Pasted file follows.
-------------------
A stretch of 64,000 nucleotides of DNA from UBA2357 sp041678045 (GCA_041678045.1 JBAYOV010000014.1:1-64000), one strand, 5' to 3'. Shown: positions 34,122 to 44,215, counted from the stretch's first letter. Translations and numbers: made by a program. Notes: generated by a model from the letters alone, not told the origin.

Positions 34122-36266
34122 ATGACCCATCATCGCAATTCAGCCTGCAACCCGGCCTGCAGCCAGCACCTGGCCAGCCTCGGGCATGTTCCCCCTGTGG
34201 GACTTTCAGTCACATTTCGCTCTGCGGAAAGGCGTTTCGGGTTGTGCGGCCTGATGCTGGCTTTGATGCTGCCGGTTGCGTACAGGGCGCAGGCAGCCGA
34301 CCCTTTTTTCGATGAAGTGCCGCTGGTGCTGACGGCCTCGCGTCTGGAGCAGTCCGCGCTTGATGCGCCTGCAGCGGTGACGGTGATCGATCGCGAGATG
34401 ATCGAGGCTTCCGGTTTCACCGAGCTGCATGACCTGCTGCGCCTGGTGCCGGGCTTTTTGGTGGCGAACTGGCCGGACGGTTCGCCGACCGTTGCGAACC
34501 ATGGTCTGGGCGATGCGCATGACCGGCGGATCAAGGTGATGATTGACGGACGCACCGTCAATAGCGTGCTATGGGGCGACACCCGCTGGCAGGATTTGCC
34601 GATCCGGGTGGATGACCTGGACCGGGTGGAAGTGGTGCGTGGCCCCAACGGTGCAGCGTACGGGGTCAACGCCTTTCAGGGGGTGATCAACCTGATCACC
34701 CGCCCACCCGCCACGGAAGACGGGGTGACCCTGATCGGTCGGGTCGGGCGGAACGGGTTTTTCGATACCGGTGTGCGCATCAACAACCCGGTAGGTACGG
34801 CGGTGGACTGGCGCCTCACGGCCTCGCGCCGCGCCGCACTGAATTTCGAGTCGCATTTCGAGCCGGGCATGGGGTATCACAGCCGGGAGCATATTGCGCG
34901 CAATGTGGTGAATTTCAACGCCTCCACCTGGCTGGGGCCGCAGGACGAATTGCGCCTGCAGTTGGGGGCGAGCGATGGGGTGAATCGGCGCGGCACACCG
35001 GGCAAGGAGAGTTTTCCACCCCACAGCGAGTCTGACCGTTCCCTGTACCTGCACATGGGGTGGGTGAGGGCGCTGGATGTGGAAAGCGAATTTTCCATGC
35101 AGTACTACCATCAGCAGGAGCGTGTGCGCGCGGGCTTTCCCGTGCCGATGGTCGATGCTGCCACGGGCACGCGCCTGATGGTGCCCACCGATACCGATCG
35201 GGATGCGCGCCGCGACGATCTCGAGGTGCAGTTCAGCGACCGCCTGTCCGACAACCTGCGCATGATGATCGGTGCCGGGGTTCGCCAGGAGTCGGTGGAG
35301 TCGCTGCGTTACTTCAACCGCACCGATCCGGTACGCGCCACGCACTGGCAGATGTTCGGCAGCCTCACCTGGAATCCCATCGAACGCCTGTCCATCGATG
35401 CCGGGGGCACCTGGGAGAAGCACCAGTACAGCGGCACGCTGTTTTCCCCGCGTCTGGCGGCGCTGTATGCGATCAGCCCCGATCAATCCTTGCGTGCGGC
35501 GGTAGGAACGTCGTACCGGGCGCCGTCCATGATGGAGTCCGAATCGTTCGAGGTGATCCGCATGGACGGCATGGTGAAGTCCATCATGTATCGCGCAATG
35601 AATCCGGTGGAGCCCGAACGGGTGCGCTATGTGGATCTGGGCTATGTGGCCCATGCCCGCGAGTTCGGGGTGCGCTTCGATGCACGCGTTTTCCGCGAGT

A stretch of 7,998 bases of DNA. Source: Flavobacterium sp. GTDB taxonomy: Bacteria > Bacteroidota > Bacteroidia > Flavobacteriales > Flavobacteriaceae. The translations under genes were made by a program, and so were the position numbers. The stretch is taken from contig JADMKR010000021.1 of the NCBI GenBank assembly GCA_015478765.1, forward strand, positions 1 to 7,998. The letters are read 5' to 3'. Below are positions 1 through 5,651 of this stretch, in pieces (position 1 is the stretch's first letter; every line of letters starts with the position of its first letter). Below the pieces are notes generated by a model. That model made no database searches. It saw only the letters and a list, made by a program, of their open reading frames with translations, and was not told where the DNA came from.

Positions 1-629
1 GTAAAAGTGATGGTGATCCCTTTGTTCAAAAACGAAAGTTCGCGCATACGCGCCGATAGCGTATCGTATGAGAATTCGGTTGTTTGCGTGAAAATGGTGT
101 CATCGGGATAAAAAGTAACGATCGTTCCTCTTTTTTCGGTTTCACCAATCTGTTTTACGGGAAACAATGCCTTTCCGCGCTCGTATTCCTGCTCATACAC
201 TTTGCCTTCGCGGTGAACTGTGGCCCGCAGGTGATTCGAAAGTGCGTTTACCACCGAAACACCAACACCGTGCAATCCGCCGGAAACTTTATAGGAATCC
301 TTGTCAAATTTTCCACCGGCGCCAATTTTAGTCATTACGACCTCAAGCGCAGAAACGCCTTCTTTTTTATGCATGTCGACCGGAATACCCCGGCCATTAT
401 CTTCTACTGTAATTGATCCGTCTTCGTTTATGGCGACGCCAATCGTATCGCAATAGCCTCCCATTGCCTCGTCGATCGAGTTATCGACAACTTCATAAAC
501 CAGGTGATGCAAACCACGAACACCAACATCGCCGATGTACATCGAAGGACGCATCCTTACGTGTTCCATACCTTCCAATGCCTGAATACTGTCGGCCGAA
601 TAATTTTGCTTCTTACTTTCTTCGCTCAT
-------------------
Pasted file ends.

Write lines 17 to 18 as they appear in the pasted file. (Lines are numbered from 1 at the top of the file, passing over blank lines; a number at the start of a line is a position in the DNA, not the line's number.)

35501 GGTAGGAACGTCGTACCGGGCGCCGTCCATGATGGAGTCCGAATCGTTCGAGGTGATCCGCATGGACGGCATGGTGAAGTCCATCATGTATCGCGCAATG
35601 AATCCGGTGGAGCCCGAACGGGTGCGCTATGTGGATCTGGGCTATGTGGCCCATGCCCGCGAGTTCGGGGTGCGCTTCGATGCACGCGTTTTCCGCGAGT